For Steve Wilkinson's R1 Review Of The Re-released A Clockwork Orange, click here.
Barry Lyndon (1975)
Based on a story by William Makepeace Thackeray, this 18th Century drama is Kubrick's most conservative film and depicts the rise and fall of an Irishman named Redmond Barry (Ryan O'Neal). Fleeing his home in Ireland after shooting a man dead in a duel, Redmond loses his money and is forced to join the English army. Living only off his wits, he craftily manages to achieve money and power through gambling, duelling and trickery, but does his destiny contain such treasures?
Released in a shockingly poor first incarnation, the disc had some appalling digital artifacting and the poor authoring of the disc coupled with the very difficult photography of the film meant it was a shameful endeavour all round. The reissue in 2001 had a new 1.55:1 transfer (the original in-camera ratio) from pristine, newly-struck 35mm elements and digitally restored. The sound was beautifully remixed using cleaned-up stereo music masters and original effects and dialogue tracks in a tasteful and appropriate 5.1 remix. Again, only a trailer could do for supplement-hungry Kubrick fans.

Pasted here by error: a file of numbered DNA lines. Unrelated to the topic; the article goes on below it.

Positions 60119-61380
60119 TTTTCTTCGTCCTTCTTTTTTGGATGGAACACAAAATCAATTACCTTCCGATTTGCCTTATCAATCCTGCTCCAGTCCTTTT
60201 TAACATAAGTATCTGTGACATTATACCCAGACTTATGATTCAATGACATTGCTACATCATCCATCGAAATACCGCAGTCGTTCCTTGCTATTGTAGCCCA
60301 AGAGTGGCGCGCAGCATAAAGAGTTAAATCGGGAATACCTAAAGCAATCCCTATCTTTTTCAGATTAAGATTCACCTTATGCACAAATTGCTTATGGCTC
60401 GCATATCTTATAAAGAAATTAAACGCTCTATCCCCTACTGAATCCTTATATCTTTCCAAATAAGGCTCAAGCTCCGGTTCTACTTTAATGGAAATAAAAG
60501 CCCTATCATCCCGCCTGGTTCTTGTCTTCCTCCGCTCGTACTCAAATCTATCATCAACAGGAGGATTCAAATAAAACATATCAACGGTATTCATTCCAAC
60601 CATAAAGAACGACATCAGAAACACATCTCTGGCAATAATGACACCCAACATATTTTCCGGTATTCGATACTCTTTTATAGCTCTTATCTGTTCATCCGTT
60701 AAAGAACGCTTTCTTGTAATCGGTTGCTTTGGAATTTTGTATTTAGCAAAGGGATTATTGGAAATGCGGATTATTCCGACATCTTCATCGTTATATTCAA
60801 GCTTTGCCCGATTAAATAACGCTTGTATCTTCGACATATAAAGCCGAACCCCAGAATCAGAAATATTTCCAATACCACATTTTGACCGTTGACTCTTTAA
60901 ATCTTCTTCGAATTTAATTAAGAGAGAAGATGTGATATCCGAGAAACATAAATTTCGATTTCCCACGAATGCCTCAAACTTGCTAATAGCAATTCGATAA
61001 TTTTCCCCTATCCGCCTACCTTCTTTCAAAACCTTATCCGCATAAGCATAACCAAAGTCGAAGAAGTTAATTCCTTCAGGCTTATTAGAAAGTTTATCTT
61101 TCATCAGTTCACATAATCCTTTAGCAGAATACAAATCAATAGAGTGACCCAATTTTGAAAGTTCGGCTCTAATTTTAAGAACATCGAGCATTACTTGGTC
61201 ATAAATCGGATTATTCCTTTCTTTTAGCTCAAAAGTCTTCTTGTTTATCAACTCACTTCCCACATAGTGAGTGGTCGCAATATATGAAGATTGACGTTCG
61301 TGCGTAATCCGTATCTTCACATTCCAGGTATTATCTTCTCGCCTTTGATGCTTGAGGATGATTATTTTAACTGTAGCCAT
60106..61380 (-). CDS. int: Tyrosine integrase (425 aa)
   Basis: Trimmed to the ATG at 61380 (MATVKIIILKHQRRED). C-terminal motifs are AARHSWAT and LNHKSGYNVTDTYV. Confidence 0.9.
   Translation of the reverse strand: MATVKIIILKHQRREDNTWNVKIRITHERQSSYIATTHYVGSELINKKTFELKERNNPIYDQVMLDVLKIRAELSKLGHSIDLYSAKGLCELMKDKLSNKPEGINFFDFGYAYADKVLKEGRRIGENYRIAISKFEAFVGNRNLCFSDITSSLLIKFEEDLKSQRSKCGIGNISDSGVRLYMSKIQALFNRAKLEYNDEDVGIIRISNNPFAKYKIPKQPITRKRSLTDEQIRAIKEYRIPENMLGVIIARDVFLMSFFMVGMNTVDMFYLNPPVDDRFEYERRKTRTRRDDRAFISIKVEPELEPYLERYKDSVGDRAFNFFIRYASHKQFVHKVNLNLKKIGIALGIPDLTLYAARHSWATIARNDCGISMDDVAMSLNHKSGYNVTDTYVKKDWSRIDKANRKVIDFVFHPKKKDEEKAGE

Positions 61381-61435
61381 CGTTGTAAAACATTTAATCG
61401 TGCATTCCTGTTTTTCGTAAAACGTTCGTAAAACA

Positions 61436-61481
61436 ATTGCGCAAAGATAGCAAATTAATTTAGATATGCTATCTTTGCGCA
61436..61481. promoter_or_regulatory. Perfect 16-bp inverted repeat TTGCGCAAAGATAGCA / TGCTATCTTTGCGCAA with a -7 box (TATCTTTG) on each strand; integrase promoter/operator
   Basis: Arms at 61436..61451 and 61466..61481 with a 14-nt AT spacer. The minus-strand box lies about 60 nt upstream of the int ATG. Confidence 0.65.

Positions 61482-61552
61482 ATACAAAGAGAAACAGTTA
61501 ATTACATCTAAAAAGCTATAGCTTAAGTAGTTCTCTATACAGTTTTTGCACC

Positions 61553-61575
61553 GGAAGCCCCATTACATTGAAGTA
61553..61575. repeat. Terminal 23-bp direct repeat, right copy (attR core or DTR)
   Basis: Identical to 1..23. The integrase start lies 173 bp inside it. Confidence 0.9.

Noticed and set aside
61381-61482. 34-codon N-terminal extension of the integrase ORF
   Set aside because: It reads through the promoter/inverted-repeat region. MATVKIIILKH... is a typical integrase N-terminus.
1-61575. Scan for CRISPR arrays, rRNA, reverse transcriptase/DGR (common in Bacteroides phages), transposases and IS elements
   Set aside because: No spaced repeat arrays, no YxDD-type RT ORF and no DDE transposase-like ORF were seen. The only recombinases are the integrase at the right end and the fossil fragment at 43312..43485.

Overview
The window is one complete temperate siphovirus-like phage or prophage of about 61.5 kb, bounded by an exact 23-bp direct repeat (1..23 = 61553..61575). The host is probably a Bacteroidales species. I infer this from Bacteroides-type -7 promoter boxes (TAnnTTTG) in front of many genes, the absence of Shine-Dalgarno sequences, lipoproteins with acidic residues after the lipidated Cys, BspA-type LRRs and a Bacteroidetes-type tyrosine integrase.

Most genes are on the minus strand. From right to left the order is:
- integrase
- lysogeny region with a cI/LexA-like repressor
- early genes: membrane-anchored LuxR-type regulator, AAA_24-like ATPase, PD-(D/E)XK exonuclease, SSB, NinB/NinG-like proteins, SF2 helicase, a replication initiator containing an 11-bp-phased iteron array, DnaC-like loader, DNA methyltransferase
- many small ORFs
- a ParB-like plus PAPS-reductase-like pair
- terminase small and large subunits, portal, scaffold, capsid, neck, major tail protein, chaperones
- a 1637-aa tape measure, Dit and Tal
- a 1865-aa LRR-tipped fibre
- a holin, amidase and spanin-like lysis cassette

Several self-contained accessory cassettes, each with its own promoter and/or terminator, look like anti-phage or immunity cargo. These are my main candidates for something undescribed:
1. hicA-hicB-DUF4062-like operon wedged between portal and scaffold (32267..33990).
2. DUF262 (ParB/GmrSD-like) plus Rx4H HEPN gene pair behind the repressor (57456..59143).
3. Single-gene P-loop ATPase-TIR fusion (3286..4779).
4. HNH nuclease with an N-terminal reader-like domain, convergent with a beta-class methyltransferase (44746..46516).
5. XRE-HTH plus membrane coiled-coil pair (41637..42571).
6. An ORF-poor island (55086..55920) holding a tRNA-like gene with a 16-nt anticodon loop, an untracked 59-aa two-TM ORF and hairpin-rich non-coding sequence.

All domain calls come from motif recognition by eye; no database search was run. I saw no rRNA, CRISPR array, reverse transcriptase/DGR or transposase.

For Steve Wilkinson's R1 Review Of The Re-released Barry Lyndon, click here.
For Michael Brooke's R1 Review Of The Original Release Of Barry Lyndon, click here.
The Shining (1980)
Based on the Stephen King bestseller, The Shining is Kubrick's first proper take on the horror genre, and although he gained a Raspberry nomination at the time for Worst Director, the film has since come to be regarded as a psychological masterpiece that viewers either are gripped or left cold by. Featuring a memorable performance from Jack Nicholson, The Shining is a must-see chiller.